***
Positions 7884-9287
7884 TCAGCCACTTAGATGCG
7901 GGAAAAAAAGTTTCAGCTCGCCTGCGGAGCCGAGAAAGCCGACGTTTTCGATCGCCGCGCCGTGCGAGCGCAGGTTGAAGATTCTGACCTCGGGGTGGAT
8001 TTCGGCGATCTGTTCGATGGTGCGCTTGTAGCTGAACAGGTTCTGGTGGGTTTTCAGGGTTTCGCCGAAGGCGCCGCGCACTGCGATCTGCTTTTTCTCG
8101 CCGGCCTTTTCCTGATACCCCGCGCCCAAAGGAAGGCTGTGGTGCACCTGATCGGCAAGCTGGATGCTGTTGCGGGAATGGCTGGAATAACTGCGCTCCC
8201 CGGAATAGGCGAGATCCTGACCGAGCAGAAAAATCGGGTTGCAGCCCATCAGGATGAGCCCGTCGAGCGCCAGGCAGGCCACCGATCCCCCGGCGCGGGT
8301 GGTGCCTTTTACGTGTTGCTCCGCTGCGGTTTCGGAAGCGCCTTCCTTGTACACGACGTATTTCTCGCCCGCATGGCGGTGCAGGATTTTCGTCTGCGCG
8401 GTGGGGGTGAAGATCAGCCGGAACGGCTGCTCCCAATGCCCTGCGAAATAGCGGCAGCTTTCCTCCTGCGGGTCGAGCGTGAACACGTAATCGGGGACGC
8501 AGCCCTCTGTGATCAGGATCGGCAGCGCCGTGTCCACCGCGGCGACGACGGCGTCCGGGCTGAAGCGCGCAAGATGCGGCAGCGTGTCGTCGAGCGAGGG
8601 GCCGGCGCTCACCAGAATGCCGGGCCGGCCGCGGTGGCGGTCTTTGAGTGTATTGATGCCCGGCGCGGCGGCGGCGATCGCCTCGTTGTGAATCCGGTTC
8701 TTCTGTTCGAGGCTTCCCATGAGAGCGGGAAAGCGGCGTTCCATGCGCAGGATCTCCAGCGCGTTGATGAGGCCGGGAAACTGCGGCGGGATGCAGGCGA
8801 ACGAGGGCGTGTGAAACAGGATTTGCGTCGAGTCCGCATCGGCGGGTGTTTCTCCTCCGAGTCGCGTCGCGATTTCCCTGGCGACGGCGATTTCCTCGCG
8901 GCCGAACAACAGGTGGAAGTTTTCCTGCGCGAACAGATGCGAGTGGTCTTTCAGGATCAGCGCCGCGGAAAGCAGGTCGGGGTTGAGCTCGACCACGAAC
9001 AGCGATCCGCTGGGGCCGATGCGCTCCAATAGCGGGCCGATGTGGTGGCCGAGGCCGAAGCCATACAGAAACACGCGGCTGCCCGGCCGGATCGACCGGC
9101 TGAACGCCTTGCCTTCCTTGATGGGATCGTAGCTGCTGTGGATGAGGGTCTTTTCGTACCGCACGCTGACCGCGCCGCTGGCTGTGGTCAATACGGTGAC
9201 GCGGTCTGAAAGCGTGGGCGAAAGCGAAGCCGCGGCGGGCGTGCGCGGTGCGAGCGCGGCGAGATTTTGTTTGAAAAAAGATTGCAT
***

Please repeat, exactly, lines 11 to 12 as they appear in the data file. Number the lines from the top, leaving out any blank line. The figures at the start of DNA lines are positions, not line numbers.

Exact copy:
8701 TTCTGTTCGAGGCTTCCCATGAGAGCGGGAAAGCGGCGTTCCATGCGCAGGATCTCCAGCGCGTTGATGAGGCCGGGAAACTGCGGCGGGATGCAGGCGA
8801 ACGAGGGCGTGTGAAACAGGATTTGCGTCGAGTCCGCATCGGCGGGTGTTTCTCCTCCGAGTCGCGTCGCGATTTCCCTGGCGACGGCGATTTCCTCGCG